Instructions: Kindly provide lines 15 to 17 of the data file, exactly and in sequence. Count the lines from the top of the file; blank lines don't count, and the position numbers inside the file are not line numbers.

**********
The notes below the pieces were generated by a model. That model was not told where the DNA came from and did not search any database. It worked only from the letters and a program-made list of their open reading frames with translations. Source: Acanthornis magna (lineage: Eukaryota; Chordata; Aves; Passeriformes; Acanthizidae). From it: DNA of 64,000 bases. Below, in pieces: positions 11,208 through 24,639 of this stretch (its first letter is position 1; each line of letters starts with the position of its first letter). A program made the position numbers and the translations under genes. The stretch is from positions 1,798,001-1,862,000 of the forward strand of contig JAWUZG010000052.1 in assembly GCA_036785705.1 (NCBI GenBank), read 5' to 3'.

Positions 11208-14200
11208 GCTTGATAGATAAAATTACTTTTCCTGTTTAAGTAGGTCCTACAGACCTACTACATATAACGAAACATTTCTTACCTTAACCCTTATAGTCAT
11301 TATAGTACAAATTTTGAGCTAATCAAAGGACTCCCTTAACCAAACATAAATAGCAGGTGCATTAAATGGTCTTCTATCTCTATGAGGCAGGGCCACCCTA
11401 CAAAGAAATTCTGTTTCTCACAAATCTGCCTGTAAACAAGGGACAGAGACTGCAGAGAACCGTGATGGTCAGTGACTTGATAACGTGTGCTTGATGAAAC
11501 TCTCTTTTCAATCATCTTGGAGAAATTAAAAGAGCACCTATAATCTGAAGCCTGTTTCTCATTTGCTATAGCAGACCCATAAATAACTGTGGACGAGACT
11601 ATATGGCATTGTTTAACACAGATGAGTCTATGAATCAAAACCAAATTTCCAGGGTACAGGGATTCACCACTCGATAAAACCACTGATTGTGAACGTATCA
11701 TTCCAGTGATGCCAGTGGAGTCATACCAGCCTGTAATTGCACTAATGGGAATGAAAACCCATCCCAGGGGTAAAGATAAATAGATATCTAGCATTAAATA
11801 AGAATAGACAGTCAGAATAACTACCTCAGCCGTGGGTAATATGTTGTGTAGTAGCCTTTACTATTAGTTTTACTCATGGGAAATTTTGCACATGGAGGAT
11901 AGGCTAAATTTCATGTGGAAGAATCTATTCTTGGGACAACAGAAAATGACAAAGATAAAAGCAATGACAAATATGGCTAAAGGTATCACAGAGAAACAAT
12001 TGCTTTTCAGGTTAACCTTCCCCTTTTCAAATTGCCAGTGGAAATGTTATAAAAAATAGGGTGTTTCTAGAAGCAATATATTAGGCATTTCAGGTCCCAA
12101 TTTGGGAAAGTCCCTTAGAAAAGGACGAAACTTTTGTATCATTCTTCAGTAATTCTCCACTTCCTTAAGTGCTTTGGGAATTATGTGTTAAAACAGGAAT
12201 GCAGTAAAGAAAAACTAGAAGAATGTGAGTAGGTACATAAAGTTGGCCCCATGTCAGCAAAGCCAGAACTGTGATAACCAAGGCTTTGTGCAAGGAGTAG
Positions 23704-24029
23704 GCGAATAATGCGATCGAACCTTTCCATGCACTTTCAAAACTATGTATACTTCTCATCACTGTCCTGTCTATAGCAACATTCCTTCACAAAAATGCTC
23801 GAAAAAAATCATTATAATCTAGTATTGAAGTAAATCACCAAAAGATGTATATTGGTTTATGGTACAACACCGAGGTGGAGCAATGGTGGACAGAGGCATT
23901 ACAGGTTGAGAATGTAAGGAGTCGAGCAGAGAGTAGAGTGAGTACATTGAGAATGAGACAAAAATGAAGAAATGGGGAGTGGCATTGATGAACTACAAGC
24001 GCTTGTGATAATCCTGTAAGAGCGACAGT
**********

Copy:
23704 GCGAATAATGCGATCGAACCTTTCCATGCACTTTCAAAACTATGTATACTTCTCATCACTGTCCTGTCTATAGCAACATTCCTTCACAAAAATGCTC
23801 GAAAAAAATCATTATAATCTAGTATTGAAGTAAATCACCAAAAGATGTATATTGGTTTATGGTACAACACCGAGGTGGAGCAATGGTGGACAGAGGCATT
23901 ACAGGTTGAGAATGTAAGGAGTCGAGCAGAGAGTAGAGTGAGTACATTGAGAATGAGACAAAAATGAAGAAATGGGGAGTGGCATTGATGAACTACAAGC